When a property purchaser discovered pollution on its newly acquired property it filed suit against the seller and the seller agreed to pay certain cleanup costs. But the seller subsequently reorganized its corporate structure and asserted the cleanup costs could not be paid out the reorganized company. The seller then brought suit alleging the seller intentionally and wrongfully reorganized its corporate structure to escape the liabilities. The seller asked its directors & officers insurance carrier to defend the suit and the carrier refused to do so because it claimed a pollution exclusion in the policy barred coverage. The seller filed suit against it carrier and after much litigation, the carrier’s position was ultimately found correct by an appellate court which held that because there was a relationship between the purchasers claims concerning wrongful reorganization and the pollution on the property, the policy’s pollution must be applied to deny coverage.
The seller in this case was The Danis Companies (“Danis” or “TDC”). The purchaser was Waste Management, Inc. (“WM”) . The insurance carrier was Great American Insurance Company (“Great American”). Great American refused to advance defense costs for Danis because it asserted that a pollution exclusion in the D&O policy barred coverage on the underlying claim against Danis by WM.
Waste Management had acquired the landfill from Danis as part of a sale of all outstanding shares of certain companies from Danis to Waste Management. In connection with the stock purchase, Danis agreed to indemnify WM against liabilities arising out of ownership of any landfill. The indemnity covered environmental liabilities, but it was not limited to just environmental liabilities.
As a result of pollution found after the transfer the landfill, the Environmental Protection Agency (“EPA”) issued notices of liability to Danis and WM as potentially responsible parties under Superfund. WM demanded indemnification from Danis, and Danis eventually entered into a settlement agreement to indemnify WM for claims arising from environmental pollution, remediation, failure to remediate, toxic torts, bodily injury, and property damage. At some point, just before the settlement agreement was finalized, Danis underwent a major restructuring whereby Danis Building Construction Company (“DBBC”) was separated from Danis Industries Corporation (“DIC”) and The Danis Companies (“TDC”).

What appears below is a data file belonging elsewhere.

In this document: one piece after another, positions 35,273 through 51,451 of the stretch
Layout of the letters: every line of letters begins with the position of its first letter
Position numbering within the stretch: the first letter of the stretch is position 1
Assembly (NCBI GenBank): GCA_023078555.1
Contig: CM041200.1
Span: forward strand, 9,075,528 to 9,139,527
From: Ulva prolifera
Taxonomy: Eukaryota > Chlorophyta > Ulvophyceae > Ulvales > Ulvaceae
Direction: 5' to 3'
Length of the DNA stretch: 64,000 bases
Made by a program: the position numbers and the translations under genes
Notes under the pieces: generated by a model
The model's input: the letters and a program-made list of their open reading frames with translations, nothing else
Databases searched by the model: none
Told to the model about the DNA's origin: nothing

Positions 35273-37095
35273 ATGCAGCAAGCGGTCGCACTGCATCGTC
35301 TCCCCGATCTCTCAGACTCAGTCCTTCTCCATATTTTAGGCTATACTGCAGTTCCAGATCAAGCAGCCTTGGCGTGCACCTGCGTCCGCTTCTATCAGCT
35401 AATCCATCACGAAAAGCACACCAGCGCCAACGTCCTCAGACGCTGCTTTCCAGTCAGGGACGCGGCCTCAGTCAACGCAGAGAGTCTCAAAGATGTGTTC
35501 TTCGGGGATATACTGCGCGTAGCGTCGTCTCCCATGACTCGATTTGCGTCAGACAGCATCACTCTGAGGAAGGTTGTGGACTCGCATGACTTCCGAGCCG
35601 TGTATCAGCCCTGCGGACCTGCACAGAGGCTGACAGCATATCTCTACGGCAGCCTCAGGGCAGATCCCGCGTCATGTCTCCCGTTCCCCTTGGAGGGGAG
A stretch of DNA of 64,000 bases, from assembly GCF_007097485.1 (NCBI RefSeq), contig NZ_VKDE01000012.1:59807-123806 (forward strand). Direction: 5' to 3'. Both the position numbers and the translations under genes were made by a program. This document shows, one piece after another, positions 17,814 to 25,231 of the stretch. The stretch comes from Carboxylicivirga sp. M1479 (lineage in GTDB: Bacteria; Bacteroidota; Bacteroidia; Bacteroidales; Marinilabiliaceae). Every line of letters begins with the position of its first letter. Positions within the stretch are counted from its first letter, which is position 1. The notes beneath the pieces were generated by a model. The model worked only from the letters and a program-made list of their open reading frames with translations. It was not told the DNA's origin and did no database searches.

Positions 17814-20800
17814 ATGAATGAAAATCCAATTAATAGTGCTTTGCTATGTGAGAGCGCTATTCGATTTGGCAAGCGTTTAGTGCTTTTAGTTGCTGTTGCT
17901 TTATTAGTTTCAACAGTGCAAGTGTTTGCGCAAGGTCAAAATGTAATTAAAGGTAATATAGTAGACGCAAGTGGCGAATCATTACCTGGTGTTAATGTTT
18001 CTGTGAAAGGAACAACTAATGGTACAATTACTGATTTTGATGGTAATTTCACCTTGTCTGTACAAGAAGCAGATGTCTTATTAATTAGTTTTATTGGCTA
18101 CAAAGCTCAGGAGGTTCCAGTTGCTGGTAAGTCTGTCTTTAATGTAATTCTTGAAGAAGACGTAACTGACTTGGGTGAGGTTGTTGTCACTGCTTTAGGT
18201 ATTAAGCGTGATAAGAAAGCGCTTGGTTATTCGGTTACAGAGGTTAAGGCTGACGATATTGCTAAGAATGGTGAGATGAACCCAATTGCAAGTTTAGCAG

Waste Management alleged in its litigation against Danis that DBBC had been a profitable subsidiary of TDC and was split off to insulate DBBC from environmental liabilities to WM. Waste Management also claims that the recapitalization/split-off of DBBC stripped DIC and TDC of assets, leaving insufficient funds to satisfy the indemnification obligations owed to WM under the settlement agreement. WM’s complaint further alleged breach of several agreements by Danis concerning responsibility for the landfill remediation and liabilities.
Great American denied coverage for Danis and refused to advance costs for the WM lawsuit, asserting that the pollution exclusion of the policy barred coverage. The policy language stated that the policy excludes claims “based upon, arising out of, relating to, directly or indirectly resulting from or in consequence of, or in any way involving actual or alleged… pollution…;” provided, however, that this exclusion shall not apply to any derivative suit by a security holder of the Company if the security holder bringing such Claim is acting totally independent of any without the solicitation, assistance, active participation or intervention of any Director or Officer of the Company.”